"She's Always A Woman"... especially if you've been in a relationship with someone who wasn't all that great to you, but you can't help but love them anyways.
Taken by themselves, "Stop in Nevada" and "If I Only Had the Words" are pretty depressing in their own right - the first is an elegaic song about a woman finally escaping her loveless marriage and terrible life for California, stopping in Nevada, but the song's melody implies that this, too, will be a mistake for her; the second is another slow song about how a man cannot explain everything he wants to towards the woman he loves, and can only offer physical comfort to her. However, the two songs are placed chronologically next to each other on the Piano Man album. Together, they can be seen as counterpoints to each other, and become about a billion times more depressing.
The sheer depression of "Allentown". Dead end jobs, dead end lives, and the slow decay of everything in the town from the factories to the people. And as if that weren't bad enough, the song ends with the narrator either dying or killing himself.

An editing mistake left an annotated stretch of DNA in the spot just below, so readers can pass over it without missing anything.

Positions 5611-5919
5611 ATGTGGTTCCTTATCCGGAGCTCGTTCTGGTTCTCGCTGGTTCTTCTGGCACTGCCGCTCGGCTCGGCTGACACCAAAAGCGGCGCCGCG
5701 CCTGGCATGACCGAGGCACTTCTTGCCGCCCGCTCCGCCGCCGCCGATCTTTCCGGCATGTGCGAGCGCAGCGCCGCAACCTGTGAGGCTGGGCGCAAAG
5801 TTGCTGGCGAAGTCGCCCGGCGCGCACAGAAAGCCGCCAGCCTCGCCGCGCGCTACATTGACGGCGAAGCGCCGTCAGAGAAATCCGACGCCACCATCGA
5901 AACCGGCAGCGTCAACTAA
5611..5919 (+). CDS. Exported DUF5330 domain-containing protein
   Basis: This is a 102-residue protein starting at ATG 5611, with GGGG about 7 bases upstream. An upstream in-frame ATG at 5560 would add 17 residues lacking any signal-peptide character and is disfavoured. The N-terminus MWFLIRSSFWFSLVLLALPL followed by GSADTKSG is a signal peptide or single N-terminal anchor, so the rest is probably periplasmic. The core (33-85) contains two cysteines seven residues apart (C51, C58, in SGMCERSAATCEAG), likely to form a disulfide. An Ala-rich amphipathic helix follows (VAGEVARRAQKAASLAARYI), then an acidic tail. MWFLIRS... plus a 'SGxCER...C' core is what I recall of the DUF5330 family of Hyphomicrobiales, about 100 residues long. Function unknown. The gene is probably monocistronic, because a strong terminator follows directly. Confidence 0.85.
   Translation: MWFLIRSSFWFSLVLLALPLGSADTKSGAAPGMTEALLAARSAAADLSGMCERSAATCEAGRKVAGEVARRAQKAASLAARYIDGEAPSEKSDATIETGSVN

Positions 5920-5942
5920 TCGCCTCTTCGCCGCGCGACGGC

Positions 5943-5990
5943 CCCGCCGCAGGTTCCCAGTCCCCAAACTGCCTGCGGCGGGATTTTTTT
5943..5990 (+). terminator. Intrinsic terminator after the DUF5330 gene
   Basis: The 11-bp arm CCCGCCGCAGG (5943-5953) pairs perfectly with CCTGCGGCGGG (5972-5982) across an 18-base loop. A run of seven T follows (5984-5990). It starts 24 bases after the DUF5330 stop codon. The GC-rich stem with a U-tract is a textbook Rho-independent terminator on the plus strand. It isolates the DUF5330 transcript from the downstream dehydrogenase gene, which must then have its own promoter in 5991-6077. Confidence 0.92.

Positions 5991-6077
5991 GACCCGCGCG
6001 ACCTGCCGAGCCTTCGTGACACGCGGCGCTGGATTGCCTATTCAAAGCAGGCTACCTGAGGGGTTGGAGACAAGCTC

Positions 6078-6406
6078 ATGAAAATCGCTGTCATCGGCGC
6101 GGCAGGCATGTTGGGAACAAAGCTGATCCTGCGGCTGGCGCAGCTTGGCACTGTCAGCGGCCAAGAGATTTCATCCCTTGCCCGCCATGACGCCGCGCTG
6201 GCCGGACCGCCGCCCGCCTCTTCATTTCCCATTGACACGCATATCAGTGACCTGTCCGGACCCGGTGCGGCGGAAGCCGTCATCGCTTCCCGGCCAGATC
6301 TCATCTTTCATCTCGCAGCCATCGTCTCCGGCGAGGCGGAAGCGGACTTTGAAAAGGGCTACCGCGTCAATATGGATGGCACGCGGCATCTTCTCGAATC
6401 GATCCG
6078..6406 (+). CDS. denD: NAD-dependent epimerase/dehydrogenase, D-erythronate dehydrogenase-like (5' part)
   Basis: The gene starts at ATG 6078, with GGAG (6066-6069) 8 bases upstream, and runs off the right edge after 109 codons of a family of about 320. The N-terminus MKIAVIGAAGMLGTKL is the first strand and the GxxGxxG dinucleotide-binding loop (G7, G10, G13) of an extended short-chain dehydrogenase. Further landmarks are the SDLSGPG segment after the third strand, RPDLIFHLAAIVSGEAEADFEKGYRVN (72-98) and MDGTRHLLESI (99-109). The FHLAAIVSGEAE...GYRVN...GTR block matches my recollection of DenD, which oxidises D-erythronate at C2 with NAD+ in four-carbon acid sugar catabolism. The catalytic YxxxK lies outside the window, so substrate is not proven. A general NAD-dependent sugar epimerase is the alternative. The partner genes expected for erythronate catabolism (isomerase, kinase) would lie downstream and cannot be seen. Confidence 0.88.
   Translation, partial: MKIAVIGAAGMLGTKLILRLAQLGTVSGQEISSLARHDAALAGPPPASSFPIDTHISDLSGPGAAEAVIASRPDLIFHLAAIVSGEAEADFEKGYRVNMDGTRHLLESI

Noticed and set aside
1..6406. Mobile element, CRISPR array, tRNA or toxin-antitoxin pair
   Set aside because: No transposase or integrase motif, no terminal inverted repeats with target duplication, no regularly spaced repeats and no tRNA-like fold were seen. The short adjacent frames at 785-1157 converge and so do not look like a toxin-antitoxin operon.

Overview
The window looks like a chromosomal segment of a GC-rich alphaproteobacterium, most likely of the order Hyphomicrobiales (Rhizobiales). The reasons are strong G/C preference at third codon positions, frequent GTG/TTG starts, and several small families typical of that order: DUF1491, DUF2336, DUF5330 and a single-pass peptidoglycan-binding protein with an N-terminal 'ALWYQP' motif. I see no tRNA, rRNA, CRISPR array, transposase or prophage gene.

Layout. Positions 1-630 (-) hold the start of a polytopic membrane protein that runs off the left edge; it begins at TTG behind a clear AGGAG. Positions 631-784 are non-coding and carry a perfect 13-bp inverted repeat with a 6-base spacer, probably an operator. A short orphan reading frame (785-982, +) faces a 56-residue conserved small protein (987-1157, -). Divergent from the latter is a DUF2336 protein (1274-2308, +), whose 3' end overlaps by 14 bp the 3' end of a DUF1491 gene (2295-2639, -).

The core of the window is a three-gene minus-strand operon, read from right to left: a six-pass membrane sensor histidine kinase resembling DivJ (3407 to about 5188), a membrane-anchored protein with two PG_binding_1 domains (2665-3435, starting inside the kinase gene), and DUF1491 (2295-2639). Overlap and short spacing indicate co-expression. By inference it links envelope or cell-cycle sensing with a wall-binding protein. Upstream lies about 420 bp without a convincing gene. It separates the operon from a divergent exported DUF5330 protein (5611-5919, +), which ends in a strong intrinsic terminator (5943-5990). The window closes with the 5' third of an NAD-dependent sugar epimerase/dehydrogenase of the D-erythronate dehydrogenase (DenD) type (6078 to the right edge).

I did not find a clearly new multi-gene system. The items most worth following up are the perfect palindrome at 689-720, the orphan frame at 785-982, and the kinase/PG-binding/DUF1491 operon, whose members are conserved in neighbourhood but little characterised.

Well, we're living here in Allentown And it's hard to keep a good man down But I won't be getting up today
From "Innocent Man", seeing someone pull away and into themselves, not because of anything you've done, but because they can't find the strength to trust again. And knowing you can't fix it because they won't let you.
I know you're only protecting yourself I know you're thinking of somebody else someone who hurt you... I'm only willing to hear you cry because I am an innocent man.